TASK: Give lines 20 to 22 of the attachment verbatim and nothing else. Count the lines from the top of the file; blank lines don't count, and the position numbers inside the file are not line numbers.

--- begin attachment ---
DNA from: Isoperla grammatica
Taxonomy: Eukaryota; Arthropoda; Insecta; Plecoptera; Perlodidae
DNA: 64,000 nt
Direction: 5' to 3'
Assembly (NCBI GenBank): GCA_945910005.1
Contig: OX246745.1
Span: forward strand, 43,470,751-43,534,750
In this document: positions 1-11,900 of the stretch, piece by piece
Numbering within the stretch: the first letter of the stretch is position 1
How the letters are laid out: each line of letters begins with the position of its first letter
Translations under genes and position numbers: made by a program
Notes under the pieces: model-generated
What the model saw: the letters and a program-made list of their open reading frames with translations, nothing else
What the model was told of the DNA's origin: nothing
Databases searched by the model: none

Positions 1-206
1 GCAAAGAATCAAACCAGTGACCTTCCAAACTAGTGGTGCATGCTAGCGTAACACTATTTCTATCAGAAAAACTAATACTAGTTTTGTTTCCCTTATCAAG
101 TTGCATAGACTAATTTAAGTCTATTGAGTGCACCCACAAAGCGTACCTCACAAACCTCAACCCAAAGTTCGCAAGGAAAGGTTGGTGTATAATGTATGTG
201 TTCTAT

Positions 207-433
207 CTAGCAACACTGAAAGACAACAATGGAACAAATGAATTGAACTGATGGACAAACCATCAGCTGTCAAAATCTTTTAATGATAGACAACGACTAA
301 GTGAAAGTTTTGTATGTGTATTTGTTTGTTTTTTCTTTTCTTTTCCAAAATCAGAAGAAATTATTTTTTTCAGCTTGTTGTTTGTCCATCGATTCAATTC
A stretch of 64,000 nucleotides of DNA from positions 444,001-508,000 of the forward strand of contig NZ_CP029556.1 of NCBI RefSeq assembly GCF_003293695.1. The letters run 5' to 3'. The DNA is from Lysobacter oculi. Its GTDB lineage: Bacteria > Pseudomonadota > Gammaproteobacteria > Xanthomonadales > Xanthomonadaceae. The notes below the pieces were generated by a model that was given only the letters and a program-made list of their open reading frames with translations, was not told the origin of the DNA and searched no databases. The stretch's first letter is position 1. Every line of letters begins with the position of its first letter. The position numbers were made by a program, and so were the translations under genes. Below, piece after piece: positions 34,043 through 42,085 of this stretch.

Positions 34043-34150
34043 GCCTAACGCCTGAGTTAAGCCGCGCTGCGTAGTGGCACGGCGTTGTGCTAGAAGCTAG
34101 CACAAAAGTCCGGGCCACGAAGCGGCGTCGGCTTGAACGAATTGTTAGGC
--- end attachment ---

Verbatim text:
Positions 207-433
207 CTAGCAACACTGAAAGACAACAATGGAACAAATGAATTGAACTGATGGACAAACCATCAGCTGTCAAAATCTTTTAATGATAGACAACGACTAA
301 GTGAAAGTTTTGTATGTGTATTTGTTTGTTTTTTCTTTTCTTTTCCAAAATCAGAAGAAATTATTTTTTTCAGCTTGTTGTTTGTCCATCGATTCAATTC